The sessionStorage and localStorage objects support storage event that is raised whenever the underlying storage area changes. You should be aware of two things while dealing with this event. Firstly, storage event is raised on the window object. Secondly, for most of the browsers except IE9, storage event is fired on every browser instance (or tab) except for the one that changed the storage object. In case of IE9 storage event is raised for all the instances of the browser. So, if Example1.aspx is loaded in three browser windows Window1, Window2 and Window3 and Window1 changes the web storage, Window2 and Window3 will receive the storage event. In IE9 all the windows receive the storage event.
The storage event handler receives event information as a StorageEvent object whose properties are shown in the following table:
Table 2: StorageEvent
Represents the key of the item that is being changed.
The old value of the key (if any) being changed
The new value being assigned to the key
The url of the page that is changing the storage area
Reference to the storage area
Just to check how the storage event works, modify the previous code as shown below:
Notice how storage event handler has been attached using addEventListener() method of the window object. The OnStorage() function uses various pieces of event parameter and displays them in a message box. The Figure 2 shows a sample run of the form when a new key is added:
Figure 2: Handling storage event
Clearing Web Storage Manually
If you add some key-value pairs to the localStorage and then close the browser without clearing the storage area, the data is preserved on the disk. As mentioned earlier, unlike Cookies you cannot set any specific expiration date and time for local storage. One way to clear the localStorage data is programmatically calling the removeItem() method for each item or by calling the clear() method. Alternatively, you can manually delete the data using the browser dialogs. For example, have a look at Figure 3 that shows "Delete Browsing History" dialog of IE9.
Figure 3: Clearing localStorage manually
There are two checkboxes you should be aware of - Cookies and Preserve Favorites website data. Un-checking the Cookies checkbox will clear all the storage areas for all domains that are not in your favorites folder. If you want to clear everything make sure to un-check Preserve Favorites website data checkbox.
Passing data from Web Storage to server
Unlike Cookies, Web Storage data is not passed between the client and server with each and every request. If you wish to send the Web Storage data to the server you must device a programmatic way to do so such as a hidden field or an AJAX call. As far as ASP.NET web forms are concerned one neat way is to call a Web Service or a WCF Service from the client script and pass the data to the server. The server can then examine and process the data and may store it into a database.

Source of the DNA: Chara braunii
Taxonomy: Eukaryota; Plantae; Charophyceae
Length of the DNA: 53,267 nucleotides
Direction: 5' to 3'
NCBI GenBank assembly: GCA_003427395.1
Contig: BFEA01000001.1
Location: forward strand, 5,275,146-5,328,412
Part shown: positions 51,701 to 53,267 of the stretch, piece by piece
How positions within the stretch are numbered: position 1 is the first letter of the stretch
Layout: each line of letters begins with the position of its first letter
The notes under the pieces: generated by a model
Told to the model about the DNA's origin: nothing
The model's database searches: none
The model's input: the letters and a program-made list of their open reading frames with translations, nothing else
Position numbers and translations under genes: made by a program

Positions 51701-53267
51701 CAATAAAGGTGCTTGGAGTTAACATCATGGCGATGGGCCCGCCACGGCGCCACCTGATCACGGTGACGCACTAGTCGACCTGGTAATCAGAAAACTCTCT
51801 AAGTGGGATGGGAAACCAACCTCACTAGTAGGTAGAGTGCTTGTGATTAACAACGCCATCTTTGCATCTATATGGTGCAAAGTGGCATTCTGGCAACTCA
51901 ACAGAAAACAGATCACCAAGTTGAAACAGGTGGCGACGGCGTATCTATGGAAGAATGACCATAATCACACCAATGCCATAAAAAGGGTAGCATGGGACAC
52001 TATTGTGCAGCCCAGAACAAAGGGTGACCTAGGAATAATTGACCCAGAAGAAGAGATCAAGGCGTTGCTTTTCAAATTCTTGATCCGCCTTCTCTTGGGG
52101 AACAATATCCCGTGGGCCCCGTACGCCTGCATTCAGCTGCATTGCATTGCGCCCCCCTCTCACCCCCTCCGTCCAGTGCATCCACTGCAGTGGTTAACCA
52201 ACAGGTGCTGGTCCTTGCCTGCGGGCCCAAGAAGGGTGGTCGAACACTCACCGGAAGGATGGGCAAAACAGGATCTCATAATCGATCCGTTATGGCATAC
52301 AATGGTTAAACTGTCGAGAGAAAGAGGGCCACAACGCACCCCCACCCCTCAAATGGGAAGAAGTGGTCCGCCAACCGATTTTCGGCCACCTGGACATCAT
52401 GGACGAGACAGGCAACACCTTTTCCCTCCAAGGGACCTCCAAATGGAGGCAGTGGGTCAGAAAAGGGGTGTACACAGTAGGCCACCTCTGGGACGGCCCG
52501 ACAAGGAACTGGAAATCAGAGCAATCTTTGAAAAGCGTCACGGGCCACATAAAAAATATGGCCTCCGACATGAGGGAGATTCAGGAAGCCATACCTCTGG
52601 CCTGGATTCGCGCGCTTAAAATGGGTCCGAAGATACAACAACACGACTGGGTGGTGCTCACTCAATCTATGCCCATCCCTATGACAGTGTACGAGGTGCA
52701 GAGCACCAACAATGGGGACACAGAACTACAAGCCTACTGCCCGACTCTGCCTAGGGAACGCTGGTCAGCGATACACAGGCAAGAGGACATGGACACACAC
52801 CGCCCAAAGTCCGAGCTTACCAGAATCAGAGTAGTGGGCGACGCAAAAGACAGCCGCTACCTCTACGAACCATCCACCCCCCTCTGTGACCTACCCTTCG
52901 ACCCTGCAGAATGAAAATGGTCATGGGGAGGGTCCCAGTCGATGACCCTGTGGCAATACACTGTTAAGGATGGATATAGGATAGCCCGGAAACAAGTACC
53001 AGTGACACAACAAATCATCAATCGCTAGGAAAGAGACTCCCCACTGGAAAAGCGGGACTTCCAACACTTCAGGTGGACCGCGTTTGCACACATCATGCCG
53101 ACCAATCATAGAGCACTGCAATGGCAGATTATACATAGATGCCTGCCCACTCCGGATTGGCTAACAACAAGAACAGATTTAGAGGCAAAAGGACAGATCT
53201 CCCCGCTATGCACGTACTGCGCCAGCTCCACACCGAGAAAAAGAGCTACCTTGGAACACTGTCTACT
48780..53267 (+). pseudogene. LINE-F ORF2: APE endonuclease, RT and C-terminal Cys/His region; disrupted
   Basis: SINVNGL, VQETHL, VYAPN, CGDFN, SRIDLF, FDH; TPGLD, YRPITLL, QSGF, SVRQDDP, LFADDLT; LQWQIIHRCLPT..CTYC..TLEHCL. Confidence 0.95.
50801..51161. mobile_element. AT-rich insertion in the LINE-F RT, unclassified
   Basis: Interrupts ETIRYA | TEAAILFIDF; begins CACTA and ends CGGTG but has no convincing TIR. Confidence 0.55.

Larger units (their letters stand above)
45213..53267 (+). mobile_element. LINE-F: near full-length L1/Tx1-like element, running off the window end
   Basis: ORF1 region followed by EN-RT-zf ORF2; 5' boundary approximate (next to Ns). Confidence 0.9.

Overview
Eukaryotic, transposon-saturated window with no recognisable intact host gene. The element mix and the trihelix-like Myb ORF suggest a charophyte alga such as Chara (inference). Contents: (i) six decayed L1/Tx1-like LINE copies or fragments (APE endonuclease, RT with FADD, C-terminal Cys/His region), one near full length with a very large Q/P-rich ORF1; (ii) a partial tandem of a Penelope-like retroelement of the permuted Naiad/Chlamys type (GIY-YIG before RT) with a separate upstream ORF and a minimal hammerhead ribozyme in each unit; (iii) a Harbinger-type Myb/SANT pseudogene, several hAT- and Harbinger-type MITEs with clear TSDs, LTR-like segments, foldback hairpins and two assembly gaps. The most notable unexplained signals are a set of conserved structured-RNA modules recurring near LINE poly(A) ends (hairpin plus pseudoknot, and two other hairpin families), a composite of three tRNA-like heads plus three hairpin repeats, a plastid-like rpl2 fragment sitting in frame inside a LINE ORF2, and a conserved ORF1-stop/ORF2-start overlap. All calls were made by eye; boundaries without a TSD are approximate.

In the example discussed in the next section, you will use jQuery to call Web Methods. The Web Methods perform two functions - they fetch data from the server so that client can render it as required and they persist the Web Storage data in SQL Server database. While dissecting the example, our focus will be on Web Storage related functionality and we won't go into the details of making AJAX calls using jQuery.
A more realistic example - Survey
Now that you know everything needed to make use of Web Store features of HTML5, let's develop a more realistic example than the previous one that will put to use all the information we discussed so far. In this section you will develop a simple survey form that captures user feedback. As you might be aware, filling up a survey may not be a priority for the end user while he is using your website. Chances are that he may start filling it and navigate to some other part of the website that interests him more. He may even close the browser and come back to your website sometime later. In any such scenarios it would be nice to persist the survey data locally as the user is entering it. Later when user comes back, you can reload the persisted data and save him some time. Your survey form will look as shown in Figure 4:
Figure 4: Survey form developed using Local Storage
To begin developing the survey form, create a new ASP.NET website and add a SQL Server database to its App_Data folder. You will need to design four tables viz. Questions, Choices, Users and Results. The schema of these tables is shown in Figure 5:
Figure 5: Tables required in Survey form
The Questions table stores survey questions and
QuestionID is the primary key. The Choices table stores choices for questions and its primary key is
ChoiceID. One question can have multiple choices. The Users table stores user information such as
Email and its primary key is
UserID column. Finally, Results table stores user response to the survey questions.
To get the data in and out of these tables, you will use Entity Framework. So, add a new ADO.NET Entity Data Model to the website. Drag and drop all the four tables onto the surface of the designer so as to create data model classes as shown in Figure 6:
Figure 6: Entity Data Model for required tables
The communication between client and server will happen via jQuery and Web Methods. You will need to write three web methods in all viz.
SaveResults(). These methods are discussed next.
GetQuestions() Web Method is intended to return all the survey questions from the Questions table. As you can see, it simply returns all the Question instances to the caller.
GetChoices() Web Method is similar to
GetQuestions() method but returns all the choices from Choices table.